However, it relies on the whole ballot statistics to be made public. Not the whole ballot will be needed to determine the result. Some of these ranked choices will be inconsequential. Maybe one could truncate votes successively by parts that are not necessary to determine the winners before publishing. In your example, maybe it's enough to simply publish that three voters voted for ABCD??? and hide the endings that are not needed for finding the decision.

I imagine one could iteratively first only count the first part of the vote and then only further parts if they are needed until all available positions are assigned and then stop counting and maybe even destroying the remaining part (literally cutting off ballot papers) and aggregate the starting parts (if ABC didn't make it, then ABC and ACB and CBA ... neither so it could all be filed under ABC).

Drawback is that frequently election results have to be recounted, so destroying or aggregating part of votes could be seen as very risky. They might be needed later even if that seems very unlikely now.

A practical approach against this is limiting observation of ballot results to the public to small random samples. So everyone can inspect the results, but only a tiny random fraction of them. Not sure if this increases trust in the method though.

Or truncate ballot results before publishing so that in every published category are at least two votes. This may make the results not fully comprehensible to the public, but would reduce the risk of giving away identifiable information. Again, a trade-off.

Or one could limit the length of the ranking so something reasonably small (see not more than 4 choices long), and then do further election rounds should that not be enough to uniquely determine the winners of the election. But that may lead to different outcomes, may be regarded as unfair.

I'm actually not as confident as commenters that one could prove the bribing from outside. Those doing the bribing may be able to choose orderings that are likely to be unique but still sufficiently random for most statistical tests. It probably depends on how many of the votes one wants to buy.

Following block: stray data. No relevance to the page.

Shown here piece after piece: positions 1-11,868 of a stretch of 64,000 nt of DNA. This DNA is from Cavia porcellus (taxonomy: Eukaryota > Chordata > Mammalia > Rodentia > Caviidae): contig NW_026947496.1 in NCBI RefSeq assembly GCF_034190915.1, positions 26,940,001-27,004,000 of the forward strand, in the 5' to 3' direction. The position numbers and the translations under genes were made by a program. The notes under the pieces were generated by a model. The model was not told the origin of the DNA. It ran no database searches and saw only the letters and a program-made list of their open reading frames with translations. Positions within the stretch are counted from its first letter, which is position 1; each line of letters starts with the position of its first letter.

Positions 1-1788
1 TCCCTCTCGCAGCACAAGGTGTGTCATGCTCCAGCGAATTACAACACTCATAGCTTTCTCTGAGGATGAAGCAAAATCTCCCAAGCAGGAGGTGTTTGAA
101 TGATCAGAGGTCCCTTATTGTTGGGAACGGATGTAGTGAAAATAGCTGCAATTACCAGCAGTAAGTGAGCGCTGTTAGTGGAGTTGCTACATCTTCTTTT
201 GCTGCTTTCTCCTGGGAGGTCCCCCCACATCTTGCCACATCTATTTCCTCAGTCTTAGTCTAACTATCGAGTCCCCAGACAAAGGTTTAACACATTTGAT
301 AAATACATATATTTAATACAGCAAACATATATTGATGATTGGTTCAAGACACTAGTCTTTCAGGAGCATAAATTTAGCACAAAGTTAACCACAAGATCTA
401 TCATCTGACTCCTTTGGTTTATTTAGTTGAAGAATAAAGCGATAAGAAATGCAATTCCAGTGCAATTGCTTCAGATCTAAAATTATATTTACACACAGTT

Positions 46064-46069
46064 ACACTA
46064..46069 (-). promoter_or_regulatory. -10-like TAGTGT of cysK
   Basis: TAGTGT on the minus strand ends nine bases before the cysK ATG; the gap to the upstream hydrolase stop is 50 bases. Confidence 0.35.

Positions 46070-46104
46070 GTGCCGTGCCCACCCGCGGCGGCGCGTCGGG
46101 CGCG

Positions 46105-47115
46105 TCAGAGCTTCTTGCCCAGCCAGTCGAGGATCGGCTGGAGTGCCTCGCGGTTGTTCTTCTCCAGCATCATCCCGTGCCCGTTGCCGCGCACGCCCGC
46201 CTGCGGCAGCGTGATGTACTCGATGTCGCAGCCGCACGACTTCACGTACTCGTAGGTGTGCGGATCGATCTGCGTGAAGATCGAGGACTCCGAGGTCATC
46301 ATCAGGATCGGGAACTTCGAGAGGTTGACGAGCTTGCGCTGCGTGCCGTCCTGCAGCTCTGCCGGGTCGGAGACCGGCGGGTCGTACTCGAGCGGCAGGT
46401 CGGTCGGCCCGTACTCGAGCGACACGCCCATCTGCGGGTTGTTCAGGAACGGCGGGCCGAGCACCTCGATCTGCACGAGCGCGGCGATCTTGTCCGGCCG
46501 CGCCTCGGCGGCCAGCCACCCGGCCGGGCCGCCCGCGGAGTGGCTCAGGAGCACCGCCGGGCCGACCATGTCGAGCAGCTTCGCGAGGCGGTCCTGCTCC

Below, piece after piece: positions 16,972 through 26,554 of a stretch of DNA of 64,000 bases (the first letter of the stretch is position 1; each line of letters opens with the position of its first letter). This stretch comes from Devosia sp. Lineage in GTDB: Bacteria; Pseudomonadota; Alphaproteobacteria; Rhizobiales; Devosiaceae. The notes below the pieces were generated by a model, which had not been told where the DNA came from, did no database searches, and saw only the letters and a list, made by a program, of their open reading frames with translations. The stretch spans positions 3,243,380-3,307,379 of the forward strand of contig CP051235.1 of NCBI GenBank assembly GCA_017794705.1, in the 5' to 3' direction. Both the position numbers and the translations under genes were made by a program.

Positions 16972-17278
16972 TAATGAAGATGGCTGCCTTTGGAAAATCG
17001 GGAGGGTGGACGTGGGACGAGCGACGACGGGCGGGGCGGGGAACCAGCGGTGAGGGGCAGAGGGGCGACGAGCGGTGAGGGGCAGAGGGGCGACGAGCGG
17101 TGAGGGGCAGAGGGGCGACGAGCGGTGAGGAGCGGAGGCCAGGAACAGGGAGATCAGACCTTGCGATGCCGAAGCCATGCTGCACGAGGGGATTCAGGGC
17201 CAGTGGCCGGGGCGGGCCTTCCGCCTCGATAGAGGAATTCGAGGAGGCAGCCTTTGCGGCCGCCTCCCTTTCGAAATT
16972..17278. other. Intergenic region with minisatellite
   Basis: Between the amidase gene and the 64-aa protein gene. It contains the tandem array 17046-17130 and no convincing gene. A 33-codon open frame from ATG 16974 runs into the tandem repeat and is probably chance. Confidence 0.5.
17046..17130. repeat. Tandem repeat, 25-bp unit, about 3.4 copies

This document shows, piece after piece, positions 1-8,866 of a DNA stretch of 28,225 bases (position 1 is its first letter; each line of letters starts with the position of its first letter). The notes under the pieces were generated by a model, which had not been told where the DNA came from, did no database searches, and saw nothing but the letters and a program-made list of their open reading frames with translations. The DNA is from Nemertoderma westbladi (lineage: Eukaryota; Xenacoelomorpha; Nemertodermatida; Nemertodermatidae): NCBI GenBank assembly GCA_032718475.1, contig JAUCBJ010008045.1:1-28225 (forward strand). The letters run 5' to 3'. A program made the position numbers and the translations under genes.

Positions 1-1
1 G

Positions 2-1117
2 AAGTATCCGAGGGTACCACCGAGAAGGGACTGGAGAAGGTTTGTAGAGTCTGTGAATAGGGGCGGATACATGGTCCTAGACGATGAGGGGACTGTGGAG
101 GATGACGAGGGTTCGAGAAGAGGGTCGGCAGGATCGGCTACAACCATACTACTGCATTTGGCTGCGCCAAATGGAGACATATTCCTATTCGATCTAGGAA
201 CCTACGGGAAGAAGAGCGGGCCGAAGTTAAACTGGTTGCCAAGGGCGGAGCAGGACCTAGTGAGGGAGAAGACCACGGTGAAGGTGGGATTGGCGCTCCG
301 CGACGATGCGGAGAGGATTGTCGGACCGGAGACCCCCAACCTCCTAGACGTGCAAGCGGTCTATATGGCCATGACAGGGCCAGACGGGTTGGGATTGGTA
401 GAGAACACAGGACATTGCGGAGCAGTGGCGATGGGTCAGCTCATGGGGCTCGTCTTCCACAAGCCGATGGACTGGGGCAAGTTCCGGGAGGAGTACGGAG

Summary: I see the risk and all I can think of is some kind of limitation (cutting off) of the number of choices (while counting, while publishing or while voting).

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    In systems like instant-runoff, voters should be expected to put their most unique votes first (e.g. Libertarians > Republicans), so truncating the end isn't too helpful. A selection after an extremely popular party might as well not be there because the runoff will not get to that point. Apr 22, 2022 at 12:48
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    Also worth noting that to been systemically important, vote selling and the like needs to make up a significant share of the total electorate. In a national, immediate sub-national, or large population local government, this requires a vast conspiracy of many thousands or millions of people with a common scheme of organization, and getting that many people to keep a secret is virtually impossible. A one off instance for four or five sold votes is hard to prevent but not much of a threat to the integrity of the system.
    – ohwilleke
    Apr 22, 2022 at 19:08